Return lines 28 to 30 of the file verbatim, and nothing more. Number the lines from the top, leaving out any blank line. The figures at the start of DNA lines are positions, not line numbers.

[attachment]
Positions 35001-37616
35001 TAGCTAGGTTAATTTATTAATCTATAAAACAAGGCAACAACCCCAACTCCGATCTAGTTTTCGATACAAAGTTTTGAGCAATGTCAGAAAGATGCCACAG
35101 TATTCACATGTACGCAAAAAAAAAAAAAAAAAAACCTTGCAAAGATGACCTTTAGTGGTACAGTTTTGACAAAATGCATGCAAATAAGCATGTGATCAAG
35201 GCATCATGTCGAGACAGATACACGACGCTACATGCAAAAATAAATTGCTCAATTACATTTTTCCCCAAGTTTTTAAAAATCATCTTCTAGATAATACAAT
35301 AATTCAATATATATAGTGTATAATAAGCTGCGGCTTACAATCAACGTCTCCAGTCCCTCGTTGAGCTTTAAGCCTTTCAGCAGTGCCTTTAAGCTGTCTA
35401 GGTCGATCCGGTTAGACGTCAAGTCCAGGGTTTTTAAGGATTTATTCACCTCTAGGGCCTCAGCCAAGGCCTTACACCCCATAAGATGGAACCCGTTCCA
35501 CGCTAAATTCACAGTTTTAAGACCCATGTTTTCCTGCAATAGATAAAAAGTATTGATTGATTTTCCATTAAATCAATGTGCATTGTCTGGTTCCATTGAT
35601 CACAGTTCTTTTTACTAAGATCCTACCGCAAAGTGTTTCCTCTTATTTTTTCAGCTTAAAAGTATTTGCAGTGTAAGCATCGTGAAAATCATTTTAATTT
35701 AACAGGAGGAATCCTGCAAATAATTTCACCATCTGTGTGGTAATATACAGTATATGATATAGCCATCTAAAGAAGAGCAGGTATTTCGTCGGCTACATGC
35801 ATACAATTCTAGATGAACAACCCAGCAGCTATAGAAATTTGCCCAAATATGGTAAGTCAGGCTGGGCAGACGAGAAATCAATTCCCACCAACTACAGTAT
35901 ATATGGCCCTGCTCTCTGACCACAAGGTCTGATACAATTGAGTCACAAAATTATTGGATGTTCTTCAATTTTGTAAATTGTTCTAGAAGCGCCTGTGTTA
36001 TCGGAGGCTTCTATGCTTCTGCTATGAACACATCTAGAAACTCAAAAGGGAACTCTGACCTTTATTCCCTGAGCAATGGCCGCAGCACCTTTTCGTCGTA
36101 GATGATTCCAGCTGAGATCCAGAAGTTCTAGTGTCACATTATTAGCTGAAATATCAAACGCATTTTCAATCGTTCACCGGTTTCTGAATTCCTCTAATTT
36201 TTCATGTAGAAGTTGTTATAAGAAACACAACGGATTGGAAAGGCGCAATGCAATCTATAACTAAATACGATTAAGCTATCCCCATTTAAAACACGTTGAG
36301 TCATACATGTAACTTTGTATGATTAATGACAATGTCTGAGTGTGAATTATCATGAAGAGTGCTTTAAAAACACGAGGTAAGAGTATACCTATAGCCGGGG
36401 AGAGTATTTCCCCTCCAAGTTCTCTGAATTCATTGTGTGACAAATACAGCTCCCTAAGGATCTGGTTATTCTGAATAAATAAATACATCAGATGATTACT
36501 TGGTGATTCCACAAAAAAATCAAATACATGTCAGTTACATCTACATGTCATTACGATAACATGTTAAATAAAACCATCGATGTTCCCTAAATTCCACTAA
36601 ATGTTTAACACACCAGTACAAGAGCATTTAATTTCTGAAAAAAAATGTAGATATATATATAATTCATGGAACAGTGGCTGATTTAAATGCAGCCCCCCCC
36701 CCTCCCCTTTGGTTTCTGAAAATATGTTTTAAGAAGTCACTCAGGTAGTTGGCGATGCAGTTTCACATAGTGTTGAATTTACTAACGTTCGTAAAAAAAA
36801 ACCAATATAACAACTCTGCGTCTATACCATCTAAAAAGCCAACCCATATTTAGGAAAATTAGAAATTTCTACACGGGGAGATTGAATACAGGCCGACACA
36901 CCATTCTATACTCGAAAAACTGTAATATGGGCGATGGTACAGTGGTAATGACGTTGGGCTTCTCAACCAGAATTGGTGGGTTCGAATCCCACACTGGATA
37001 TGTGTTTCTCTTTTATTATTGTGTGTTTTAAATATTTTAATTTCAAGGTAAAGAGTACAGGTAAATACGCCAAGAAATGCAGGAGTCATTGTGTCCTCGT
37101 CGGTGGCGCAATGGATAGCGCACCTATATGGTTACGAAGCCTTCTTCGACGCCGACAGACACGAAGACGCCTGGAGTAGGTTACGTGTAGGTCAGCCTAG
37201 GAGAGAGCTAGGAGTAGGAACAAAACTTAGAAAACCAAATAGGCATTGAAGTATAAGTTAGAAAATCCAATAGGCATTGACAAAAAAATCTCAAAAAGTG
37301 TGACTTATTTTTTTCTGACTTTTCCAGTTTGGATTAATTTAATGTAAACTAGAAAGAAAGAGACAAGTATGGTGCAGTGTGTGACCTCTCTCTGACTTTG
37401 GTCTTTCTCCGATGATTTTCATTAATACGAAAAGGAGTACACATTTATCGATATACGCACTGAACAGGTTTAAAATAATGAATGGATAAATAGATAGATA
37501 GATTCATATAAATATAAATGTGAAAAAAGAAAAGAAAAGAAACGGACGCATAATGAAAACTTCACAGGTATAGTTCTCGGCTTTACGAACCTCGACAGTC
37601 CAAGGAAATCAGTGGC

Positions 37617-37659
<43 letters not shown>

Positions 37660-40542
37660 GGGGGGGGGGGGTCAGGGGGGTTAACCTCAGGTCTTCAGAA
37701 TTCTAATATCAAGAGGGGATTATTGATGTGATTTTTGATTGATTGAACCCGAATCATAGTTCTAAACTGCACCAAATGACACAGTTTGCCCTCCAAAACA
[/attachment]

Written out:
37601 CAAGGAAATCAGTGGC

Positions 37617-37659
<43 letters not shown>